To determine the prevalence of malignancy in masses from the mammary gland region of dogs with single or multiple masses.
95 female dogs from which mammary gland masses had been excised.
Medical records of all female dogs from which mammary gland tissue was submitted to the Angell Animal Medical Center Pathology Department from 2009 through 2014 were reviewed. For each dog, data were obtained on breed, body weight, age, reproductive status, and number, location, and histologic classification of masses. The prevalence of malignancy was compared between dogs with single versus multiple masses and among the 5 pairs of mammary glands. Dogs with single versus multiple masses were also compared with respect to age and reproductive status.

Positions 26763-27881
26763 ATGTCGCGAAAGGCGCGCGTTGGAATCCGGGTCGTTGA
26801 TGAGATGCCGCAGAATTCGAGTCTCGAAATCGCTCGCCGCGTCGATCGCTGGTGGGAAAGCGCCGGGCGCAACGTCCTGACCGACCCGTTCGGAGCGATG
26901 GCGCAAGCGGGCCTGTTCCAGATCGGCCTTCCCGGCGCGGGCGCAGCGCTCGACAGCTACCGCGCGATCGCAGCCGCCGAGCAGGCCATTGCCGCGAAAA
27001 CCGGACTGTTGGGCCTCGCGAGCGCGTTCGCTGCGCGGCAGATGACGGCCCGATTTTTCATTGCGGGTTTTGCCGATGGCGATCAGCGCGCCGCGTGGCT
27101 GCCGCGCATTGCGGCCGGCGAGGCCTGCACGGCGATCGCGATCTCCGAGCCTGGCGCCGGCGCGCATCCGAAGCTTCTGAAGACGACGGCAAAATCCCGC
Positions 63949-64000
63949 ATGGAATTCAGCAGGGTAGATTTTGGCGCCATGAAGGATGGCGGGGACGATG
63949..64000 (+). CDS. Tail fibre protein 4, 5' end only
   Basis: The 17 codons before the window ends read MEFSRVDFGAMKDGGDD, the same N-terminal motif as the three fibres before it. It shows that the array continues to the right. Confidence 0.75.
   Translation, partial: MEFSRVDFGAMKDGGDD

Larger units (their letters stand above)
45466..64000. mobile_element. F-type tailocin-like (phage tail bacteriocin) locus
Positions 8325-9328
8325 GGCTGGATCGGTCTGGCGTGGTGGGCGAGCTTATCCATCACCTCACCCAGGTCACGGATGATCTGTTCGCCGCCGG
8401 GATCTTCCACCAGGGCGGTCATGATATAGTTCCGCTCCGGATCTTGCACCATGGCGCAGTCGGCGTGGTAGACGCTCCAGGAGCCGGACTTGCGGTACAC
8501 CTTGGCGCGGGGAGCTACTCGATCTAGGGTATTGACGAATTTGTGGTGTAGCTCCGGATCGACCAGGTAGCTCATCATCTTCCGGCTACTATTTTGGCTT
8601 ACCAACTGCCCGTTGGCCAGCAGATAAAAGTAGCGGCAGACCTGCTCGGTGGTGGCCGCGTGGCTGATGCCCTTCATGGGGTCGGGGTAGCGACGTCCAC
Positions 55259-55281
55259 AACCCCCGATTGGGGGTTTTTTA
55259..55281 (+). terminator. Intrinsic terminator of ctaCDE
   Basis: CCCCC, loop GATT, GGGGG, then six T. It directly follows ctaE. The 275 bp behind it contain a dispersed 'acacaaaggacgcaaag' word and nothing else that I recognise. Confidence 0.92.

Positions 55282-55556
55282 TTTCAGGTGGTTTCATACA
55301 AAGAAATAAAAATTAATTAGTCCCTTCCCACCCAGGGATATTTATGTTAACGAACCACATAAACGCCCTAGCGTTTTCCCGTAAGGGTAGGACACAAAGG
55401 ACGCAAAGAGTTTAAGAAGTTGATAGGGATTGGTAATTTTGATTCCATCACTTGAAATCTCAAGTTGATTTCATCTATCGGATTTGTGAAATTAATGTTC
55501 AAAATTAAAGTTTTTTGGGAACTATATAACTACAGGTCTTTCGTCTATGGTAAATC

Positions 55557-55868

Among 161 evaluated masses, 137 (85%) were classified as benign or nonneoplastic and 24 (15%) as malignant. Five of 95 (5%) dogs had masses that were not of mammary gland origin. Age, reproductive status, and quantity of masses (single vs multiple) were not significantly associated with the prevalence of malignancy. The prevalence of malignancy in masses from the fourth (caudal abdominal) mammary gland was significantly lower than that in the other 4 mammary glands combined.
CONCLUSIONS AND CLINICAL RELEVANCE
Dogs with multiple masses in the mammary gland region were not significantly more likely than dogs with single masses to have a malignancy, suggesting that these 2 groups could be managed similarly. Further studies are needed to evaluate the clinical relevance of the lower prevalence of malignancy in masses from the fourth mammary gland.